Candidates in the general election have been asked to look through their emails for signs that they have been targeted by a phishing attack.
The list of potential targets includes recent MPs.
The National Cyber Security Centre (NCSC), which is part of GCHQ, disclosed the request in a document released early on 16 May.
The BBC understands that the number of victims is currently understood to be in single figures.
Candidates have been asked to look for suspicious emails received after Jan 2017.
The NCSC declined to say if any data had been taken.
In a document titled Phishing: guidance for political parties and their staff, the centre says it has “become aware of phishing attacks to gain access to the online accounts of individuals that were MPs before dissolution of Parliament” and “other staff who work in political parties”.
The NCSC said the attacks were likely to continue “and may be sent to parliamentary email addresses, prospective parliamentary candidates, and party staff”.
‘Personal emails targeted’
The BBC understands that so far victims’ personal emails have been affected but no successful phishing attempts have been made via parliamentary email addresses.
It is believed that the NCSC has contacted the Electoral Commission about the threat and that the commission will help to alert candidates.
The centre said that potential victims should look out for “unexpected requests to reset your password for online or social media accounts (such as Apple, Google, Microsoft, Facebook or Twitter)”.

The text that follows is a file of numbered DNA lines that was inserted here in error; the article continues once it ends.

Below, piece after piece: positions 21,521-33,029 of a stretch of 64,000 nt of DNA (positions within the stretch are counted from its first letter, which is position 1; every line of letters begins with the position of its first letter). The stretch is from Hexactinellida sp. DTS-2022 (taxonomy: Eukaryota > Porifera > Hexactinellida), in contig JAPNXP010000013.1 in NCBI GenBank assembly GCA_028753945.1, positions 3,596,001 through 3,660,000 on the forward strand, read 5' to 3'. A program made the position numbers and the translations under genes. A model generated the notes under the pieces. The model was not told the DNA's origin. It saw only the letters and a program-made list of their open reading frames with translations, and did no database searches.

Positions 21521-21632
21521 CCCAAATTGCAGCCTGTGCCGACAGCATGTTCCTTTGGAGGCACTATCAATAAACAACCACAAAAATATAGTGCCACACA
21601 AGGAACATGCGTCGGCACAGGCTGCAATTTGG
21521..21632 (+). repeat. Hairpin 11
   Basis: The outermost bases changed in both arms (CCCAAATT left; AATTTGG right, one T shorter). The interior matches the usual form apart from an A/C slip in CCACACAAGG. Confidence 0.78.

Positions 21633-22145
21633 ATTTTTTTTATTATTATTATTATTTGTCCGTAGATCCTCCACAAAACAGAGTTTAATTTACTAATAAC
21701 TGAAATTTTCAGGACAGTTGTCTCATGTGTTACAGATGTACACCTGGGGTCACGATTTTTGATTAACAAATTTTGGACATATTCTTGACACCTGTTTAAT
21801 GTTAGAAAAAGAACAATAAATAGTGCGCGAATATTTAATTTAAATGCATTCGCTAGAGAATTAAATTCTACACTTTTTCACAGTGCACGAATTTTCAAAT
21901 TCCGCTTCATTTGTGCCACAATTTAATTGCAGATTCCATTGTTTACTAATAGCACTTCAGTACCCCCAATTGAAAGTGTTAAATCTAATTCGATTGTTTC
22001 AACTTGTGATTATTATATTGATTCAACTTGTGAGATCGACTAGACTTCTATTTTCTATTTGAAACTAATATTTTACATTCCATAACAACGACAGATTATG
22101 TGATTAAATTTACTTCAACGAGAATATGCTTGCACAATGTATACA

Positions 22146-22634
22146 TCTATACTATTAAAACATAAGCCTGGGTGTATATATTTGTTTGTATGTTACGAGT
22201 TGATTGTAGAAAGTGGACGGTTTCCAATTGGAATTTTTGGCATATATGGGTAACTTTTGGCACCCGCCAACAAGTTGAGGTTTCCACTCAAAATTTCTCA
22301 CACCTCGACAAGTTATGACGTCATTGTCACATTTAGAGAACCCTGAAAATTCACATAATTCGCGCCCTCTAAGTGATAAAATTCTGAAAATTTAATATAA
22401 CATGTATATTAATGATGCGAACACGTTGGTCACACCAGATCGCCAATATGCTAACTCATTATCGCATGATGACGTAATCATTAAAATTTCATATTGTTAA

“Or you might have been asked to approve changes to your account that you’ve not requested.”
The NCSC did not say whether it knew who was behind the phishing campaign.
Analysis by Gordon Corera, security correspondent, BBC News
The warnings to political parties come as cyber-security officials brace themselves for some kind of incident during the elections.
No-one can be sure that anything will take place, but the experience of the US and more recently France has led them to believe that some kind of theft and then dump of information is possible.
In both those cases, a Russian hand is suspected.
Intelligence agencies have historically kept their distance from the communication of politicians due to the doctrine that says MPs should not be monitored.
But parties and politicians themselves have been asking for advice and guidance in recent months amid growing concerns.
Concern about elections being targeted by hackers has been running high, following the attack on the Democratic National Committee during the US presidential election.
US authorities attributed that incident to Russia and said that a significant component of the attack involved phishing.
More recently, the electoral campaign of President Emmanuel Macron in France was targeted by a similar campaign.
The NCSC has said the UK has “systems in place to defend against electoral fraud at all levels and [we] have seen no successful cyber-intervention in UK democratic processes”.
The BBC understands that since last month, the NCSC has delivered cyber-security seminars to the UK’s political parties, with the aim of helping them reduce the risk of succumbing to an attack.
Advice has also been offered to local authorities and the electoral commission.